Lucero entered the ring with an unorthodox low crouch and ducked under Pacquiao’s immediate attacks. But the Mexican from New York couldn’t touch Pacquiao who would dart back a few feet before resuming the attack. Then came those uppercuts. When Pacman zipped in to deliver one of those left-hand uppercuts, Lucero seemed to walk into the punch and down he went like a sniper had shot him from one of those seats in the rafters. It was over in a mere three rounds and the crowd was in awe.
Next would be the real awe-inspiring fight when he met Mexico’s Marco Antonio Barrera.
First Mexican challenge
A triumvirate of Mexican prizefighters ruled the boxing landscape in the junior featherweight and featherweight divisions in 2003. Barrera, Erik Morales and Juan Manuel Marquez conquered most of the best fighters from 122 to 126 pounds and their followers debated who was superior.
Roach was not sure what to expect.
“We’ll see what happens,” said Roach before the fight. “Barrera is a good fighter and very smart, but he’s never faced anyone like Manny.”
Little was expected of Pacquiao when he signed to face Barrera on November 2003. Barrera had humiliated United Kingdom’s Prince Hamed and defeated Morales in a rematch a year earlier. He had also run over former world champions Johnny Tapia, Enrique Sanchez and Kevin Kelley. Plus, he had just signed a contract with the new promotion company Golden Boy Promotions. But everything went wrong for the Mexican fighter from day one.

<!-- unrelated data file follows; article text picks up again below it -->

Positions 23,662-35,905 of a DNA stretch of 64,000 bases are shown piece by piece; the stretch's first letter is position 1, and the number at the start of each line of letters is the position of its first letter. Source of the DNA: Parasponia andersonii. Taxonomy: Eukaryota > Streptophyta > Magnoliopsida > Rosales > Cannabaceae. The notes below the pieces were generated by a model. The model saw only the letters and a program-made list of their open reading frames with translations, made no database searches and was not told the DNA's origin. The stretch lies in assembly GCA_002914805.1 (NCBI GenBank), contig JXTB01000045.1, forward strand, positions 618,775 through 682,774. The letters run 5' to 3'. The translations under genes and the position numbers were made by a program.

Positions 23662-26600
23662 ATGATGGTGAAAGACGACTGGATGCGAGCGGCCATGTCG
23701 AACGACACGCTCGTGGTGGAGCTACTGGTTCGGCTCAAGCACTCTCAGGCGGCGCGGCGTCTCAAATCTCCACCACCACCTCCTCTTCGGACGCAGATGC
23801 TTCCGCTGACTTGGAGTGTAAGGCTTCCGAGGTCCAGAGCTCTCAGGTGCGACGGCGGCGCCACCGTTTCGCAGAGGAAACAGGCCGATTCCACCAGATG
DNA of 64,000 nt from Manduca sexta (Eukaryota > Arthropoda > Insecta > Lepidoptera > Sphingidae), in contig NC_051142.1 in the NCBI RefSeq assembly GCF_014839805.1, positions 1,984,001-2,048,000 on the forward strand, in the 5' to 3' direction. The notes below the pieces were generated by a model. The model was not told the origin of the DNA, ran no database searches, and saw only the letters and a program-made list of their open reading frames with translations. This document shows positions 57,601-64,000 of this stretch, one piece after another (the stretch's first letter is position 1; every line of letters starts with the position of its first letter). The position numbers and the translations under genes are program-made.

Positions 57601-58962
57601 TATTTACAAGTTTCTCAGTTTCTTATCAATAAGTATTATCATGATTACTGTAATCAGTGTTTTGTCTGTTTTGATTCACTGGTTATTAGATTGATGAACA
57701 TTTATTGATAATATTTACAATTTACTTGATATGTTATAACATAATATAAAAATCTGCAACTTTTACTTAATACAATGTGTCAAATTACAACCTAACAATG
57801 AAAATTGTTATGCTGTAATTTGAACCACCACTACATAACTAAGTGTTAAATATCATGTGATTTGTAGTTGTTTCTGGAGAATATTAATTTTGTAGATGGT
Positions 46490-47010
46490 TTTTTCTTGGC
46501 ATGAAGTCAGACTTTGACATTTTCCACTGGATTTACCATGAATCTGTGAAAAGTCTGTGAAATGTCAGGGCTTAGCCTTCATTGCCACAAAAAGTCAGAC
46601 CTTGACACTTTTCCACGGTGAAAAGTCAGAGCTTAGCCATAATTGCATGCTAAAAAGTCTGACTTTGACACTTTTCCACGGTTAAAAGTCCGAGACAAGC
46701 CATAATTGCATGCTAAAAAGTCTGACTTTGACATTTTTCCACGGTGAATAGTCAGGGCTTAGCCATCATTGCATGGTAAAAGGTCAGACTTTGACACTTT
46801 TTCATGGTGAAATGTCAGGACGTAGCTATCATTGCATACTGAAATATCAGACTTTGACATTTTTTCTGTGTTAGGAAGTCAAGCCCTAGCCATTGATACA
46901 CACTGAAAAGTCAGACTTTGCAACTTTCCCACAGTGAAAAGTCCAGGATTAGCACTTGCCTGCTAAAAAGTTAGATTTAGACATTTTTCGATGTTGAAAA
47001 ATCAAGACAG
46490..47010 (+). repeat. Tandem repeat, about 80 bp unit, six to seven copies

When he left his former promoter it caused bad feelings including an announcement from them that Barrera had suffered a head injury and had a metal plate place in his head. Then a major fire at his Big Bear Lake location forced his training camp to move. Plus, he simply did not take Pacquiao seriously.
Pacquiao floored Barrera several times and never allowed the Mexican champion to regain footing. If anything, Barrera could only look to survive the onslaught but even in survival mode, Pacquiao stormed past the barricades of Barrera’s defense. It ended in round 11.
“What I do remember is fighting a guy I knew nothing about and a very explosive fighter.What I remember about other than losing the fight was he really beat me with the body shots,” said Barrera in a recent telephone press conference.“He was an extremely quick fighter that I was not prepared for.”
Most of the boxing world was unprepared for Pacquiao but soon would appreciate his talent. Crowds began to gather outside the Wild Card Boxing Gym and soon even the boxing reporters doubled and tripled on the doorsteps. From this point on Pacquiao’s journey would never be overlooked again.
End of part one.
Re: Manny Pacquiao: The Early Years in L.A.
Good write-up David.
This is how I remember it too - particularly the Pacquiao V Barrera fight and events before it.